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Opinions of Monday, 7 March 2016

Columnist: Amponsah, John

Police special forces and Ghana’s reputation as a stable nation

I am glad to learn that the government has decided to officially authorize the establishment of an elite Police Special Forces (sometimes known as commando) unit to deal with possible future incidences of terrorism in the country. The government announced this in the news about two days ago. This is a measure that I recommended in an article I wrote about two and a half years ago after Kofi Awoonor was killed in Kenya during an Al-Shabbab raid at the Nairobi mall. Recently, with hotel attacks in Mali and also in Burkina Faso, the threat of terrorism hit much closer to home, so it is welcome news to hear that the government has finally decided to officially establish such an elite unit.

The goal of this article is to reiterate some points I made in the earlier article and also to highlight some new points that I think are important to the establishment of this Police Special Forces unit. As a citizen, I offer these opinions as contributions to the greater discussion of terrorism as a current global phenomenon that we in Ghana also have to be aware of, and to prepare for, and hopefully never have to grapple with in its rude form.
But before jumping into the discussion, why not ask ourselves whether or not such an elite Police unit is necessary at all? Why should we have to spend extra money to establish an expensive Police unit when we have so many other problems to deal with, such as children studying in “classrooms” without chairs and tables, problems meeting basic needs such as electricity, health and even supplying paychecks to sustain some government workers and their families? Why should we even be talking about elite Police units then?
Well I suppose the argument can go one way or the other. I happen to be on the side of the fence that argues that taking such measures as establishing a special Police unit to combat terrorism is a crucial part of taking measures to maintain our reputation on the global stage as a peaceful and stable nation. Many times I have heard on my travels to other countries people saying to me versions of “Oh Ghana…you don’t have a war going on there. You seem to be a peaceful and stable country.” I have heard versions of this over and over again. Of course such folk also often ask about the state of the economy, about education and about other issues. Ghana has become and still remains one of the most popular tourist destinations for foreigners (Asians, Westerners and others) interested in traveling to sub-Saharan Africa. Apart from tourism, many others want to do business and either seek or promote education in the country. It is in our interest to highly value our status as a peaceful and stable nation, and to be proactive in maintaining that status. Reputations take a long time to build but can be lost within a short amount of time.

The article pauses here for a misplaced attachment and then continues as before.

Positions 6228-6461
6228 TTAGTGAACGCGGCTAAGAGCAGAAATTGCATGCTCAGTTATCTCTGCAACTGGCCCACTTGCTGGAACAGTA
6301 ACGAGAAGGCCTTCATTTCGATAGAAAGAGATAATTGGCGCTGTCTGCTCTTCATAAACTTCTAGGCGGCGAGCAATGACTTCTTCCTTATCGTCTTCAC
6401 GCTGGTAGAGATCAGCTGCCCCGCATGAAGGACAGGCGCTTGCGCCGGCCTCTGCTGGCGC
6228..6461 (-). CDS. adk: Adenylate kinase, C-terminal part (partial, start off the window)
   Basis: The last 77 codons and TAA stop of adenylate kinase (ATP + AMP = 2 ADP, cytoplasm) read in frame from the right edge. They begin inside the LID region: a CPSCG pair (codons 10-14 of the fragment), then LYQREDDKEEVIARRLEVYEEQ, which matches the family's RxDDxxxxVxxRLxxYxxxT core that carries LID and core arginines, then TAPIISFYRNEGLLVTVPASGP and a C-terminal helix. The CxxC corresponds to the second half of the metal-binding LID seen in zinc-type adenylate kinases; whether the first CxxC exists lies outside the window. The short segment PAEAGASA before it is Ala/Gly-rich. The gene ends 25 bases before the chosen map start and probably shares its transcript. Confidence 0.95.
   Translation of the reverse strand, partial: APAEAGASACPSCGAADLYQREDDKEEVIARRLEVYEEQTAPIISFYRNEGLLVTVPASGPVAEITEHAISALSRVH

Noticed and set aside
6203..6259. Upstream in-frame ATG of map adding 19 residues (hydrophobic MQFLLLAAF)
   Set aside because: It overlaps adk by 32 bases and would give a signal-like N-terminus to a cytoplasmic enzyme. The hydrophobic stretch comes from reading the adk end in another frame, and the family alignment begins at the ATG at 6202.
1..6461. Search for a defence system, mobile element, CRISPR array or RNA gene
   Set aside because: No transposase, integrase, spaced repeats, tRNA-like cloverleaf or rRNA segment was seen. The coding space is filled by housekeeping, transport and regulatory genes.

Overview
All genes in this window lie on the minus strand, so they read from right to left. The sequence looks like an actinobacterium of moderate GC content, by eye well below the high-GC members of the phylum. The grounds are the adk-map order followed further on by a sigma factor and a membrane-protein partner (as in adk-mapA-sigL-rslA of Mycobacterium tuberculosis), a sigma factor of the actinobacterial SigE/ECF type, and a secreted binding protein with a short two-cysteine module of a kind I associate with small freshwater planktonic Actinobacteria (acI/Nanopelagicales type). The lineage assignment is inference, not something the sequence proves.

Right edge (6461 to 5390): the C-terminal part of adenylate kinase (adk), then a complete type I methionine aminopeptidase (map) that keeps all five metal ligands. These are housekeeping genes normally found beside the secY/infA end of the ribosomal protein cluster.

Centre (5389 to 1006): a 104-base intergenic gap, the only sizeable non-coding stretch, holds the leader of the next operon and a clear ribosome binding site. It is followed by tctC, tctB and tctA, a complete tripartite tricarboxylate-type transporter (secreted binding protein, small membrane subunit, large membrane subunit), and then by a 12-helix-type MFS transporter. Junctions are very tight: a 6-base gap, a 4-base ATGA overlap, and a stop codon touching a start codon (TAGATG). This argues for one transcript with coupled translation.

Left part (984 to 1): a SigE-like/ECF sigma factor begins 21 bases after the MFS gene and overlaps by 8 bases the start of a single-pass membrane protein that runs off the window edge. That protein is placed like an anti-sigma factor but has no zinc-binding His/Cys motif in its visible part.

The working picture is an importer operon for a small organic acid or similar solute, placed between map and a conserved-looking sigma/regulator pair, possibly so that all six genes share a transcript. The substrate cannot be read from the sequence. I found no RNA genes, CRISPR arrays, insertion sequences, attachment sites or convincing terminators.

Even more important than foreigners dealing with us is the need for our own people to be safe. I believe that setting up an elite Police unit to deal with the incidence of terrorism is one important proactive move that can be taken not only to maintain our reputation but also to ensure safety.

However, just having such an elite unit is by no means enough, in my opinion. The government must take measures to ensure that this unit is highly informed and integrated into an intelligence and public education apparatus that emphasizes prevention as the primary method of defense.
As such, the first point I want to reiterate is the importance of prevention. Prevention means having an effective and integrated intelligence gathering and sharing apparatus in the country to thwart terrorist threats. This means integrating and coordinating Police, BNI, Customs and Border officials, Military and Foreign intelligence efforts and operations. Over and over again, we hear examples of terrorist acts succeeding because of the lack of coordinated and shared intelligence efforts. The terrorist acts on September 11, 2001 in America featured a lack of well-coordinated intelligence sharing among American groups that deal with intelligence (i.e. FBI, NSA etc.) More recently, the Friday the 13th terror attacks in Paris also featured less than optimal intelligence sharing efforts among European nations. So integration of intelligence gathering operations is something the Ghanaian government will have to focus on, if it is not already doing so.
Prevention also means having public education programs in place to educate people about what to do if they suspect something terrorism-related or come to know crucial information that can thwart a terrorist act. As I suggested in the earlier article a couple of years ago, I believe that conducting media campaigns can go a long way to informing people about for instance which phone numbers to call or which location to go to in order to deliver key information to authorities. As the old adage goes, “prevention IS better than cure.” In the case of prevention of terrorist acts, I believe this cliché is true and applies appropriately.